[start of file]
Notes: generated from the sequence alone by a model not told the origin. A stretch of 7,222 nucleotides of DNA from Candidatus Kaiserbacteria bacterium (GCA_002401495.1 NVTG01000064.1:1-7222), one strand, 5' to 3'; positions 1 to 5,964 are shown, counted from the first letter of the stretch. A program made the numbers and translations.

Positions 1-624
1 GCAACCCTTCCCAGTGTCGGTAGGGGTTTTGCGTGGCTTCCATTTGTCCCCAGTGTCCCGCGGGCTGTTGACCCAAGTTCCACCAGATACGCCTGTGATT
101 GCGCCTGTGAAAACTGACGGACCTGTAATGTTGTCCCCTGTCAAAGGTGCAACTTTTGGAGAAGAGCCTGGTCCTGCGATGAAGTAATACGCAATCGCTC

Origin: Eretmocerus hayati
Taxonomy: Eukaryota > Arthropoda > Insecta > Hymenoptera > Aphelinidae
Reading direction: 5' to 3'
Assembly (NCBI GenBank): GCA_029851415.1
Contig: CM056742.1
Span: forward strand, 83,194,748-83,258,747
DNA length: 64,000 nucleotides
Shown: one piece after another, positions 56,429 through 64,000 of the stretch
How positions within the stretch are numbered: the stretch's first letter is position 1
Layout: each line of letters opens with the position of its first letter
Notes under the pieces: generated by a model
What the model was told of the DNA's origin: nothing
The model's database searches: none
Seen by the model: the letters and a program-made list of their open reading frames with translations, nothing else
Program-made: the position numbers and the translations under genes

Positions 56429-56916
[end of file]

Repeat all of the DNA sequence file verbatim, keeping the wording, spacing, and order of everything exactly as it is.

Notes: generated from the sequence alone by a model not told the origin. A stretch of 7,222 nucleotides of DNA from Candidatus Kaiserbacteria bacterium (GCA_002401495.1 NVTG01000064.1:1-7222), one strand, 5' to 3'; positions 1 to 5,964 are shown, counted from the first letter of the stretch. A program made the numbers and translations.

Positions 1-624
1 GCAACCCTTCCCAGTGTCGGTAGGGGTTTTGCGTGGCTTCCATTTGTCCCCAGTGTCCCGCGGGCTGTTGACCCAAGTTCCACCAGATACGCCTGTGATT
101 GCGCCTGTGAAAACTGACGGACCTGTAATGTTGTCCCCTGTCAAAGGTGCAACTTTTGGAGAAGAGCCTGGTCCTGCGATGAAGTAATACGCAATCGCTC

Origin: Eretmocerus hayati
Taxonomy: Eukaryota > Arthropoda > Insecta > Hymenoptera > Aphelinidae
Reading direction: 5' to 3'
Assembly (NCBI GenBank): GCA_029851415.1
Contig: CM056742.1
Span: forward strand, 83,194,748-83,258,747
DNA length: 64,000 nucleotides
Shown: one piece after another, positions 56,429 through 64,000 of the stretch
How positions within the stretch are numbered: the stretch's first letter is position 1
Layout: each line of letters opens with the position of its first letter
Notes under the pieces: generated by a model
What the model was told of the DNA's origin: nothing
The model's database searches: none
Seen by the model: the letters and a program-made list of their open reading frames with translations, nothing else
Program-made: the position numbers and the translations under genes

Positions 56429-56916